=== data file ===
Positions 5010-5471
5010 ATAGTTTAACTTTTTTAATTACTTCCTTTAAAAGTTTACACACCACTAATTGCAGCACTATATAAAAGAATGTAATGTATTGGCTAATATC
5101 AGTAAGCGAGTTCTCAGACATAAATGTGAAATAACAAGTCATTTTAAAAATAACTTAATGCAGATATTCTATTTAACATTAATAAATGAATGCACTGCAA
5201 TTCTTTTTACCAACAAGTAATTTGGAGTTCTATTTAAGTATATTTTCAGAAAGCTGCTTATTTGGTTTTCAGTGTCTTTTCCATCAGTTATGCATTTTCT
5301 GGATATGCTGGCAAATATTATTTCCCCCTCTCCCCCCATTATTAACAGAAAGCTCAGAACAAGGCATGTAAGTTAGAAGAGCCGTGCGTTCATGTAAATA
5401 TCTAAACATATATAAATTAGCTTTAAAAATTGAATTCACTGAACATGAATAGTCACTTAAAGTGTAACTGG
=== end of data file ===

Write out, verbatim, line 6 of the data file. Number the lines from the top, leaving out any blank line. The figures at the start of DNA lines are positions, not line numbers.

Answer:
5401 TCTAAACATATATAAATTAGCTTTAAAAATTGAATTCACTGAACATGAATAGTCACTTAAAGTGTAACTGG